EN: This event is rescheduled to December 5th at 01:30 PM.
If you want to cancel your ticket(s), send an email to tickets@vera-groningen.nl to get a refund.

Vragen/questions? tickets@vera-groningen.nl

 

Where should I start if I want to convince you to see Mishima: A Life in Four Chapters (1985)? There is so much to talk about what is special about this film. Idiosyncratic characters, an unusual narrative structure, explosive aesthetics… As noted by the famous reviewer Roger Egbert, “[Mishima] is the most unconventional biopic I’ve ever seen, and one of the best”. With the rich cinematography, beautiful set design, costumes and enchanting music of Philip Glass, this film is a must-see for anyone who appreciates film as an art form. Immerse yourself in the bright contrasting color schemes and fragmented storytelling, and embark on a feverish journey through the turbulent psyche of writer Yukio Mishima (Ken Ogata).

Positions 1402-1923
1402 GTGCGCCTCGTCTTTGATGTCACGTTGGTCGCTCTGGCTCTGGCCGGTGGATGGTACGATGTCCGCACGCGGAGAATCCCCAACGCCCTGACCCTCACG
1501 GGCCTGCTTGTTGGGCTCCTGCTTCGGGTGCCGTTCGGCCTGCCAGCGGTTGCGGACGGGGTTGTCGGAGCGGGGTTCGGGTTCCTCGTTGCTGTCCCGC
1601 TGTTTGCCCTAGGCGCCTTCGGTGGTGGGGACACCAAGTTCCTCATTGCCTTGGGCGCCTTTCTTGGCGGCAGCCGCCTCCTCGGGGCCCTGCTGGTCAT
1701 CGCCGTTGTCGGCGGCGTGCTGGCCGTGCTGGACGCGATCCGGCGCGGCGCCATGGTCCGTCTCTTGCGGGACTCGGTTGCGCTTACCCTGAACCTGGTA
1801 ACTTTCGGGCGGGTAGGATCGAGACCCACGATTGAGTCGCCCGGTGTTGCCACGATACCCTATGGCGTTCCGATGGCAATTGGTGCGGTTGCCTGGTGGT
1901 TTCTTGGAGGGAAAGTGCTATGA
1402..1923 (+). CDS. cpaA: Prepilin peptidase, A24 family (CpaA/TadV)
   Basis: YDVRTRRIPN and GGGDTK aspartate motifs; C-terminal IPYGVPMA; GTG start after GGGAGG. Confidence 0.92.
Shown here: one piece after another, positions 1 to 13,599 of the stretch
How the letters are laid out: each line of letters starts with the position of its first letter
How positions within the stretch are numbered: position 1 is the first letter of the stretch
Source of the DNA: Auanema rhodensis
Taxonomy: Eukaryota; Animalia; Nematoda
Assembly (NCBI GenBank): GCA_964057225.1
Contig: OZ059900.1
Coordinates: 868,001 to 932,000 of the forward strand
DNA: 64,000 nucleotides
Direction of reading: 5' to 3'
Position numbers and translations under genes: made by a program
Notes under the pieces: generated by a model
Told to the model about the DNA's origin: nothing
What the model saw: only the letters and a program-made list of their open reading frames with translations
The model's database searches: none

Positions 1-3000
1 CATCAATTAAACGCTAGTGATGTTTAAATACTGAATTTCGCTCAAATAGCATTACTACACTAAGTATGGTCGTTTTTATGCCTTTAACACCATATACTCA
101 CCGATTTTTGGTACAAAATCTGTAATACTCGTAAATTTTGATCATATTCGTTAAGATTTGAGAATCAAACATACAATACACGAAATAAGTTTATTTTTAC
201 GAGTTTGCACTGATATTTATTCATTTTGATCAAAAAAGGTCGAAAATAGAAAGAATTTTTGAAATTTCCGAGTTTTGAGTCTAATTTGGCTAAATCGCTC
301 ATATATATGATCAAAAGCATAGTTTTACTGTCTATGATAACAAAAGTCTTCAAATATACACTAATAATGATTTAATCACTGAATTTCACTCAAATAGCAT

By directing Mishima, Paul Schrader was able to re-explore his own death drive; the feeling that prompted him to write Taxi Driver (1976) within a few days. In Mishima we see the same suicidal neuroses again, driven by isolation, obsession and violence. This kind of life-or-death attitude has remained with Schrader throughout his career, yet Mishima appeared to be a tipping point in his artistic vision. “Mishima represented the end of my interest in suicidal glory” says Schrader, noting that the film had resolved his preoccupation and allurement with suicide. By sharpening the links between art, happiness and death in this film, Schrader was able to use filmmaking as a form of therapy. May it be received in the same way by all who struggle with this.

Hilde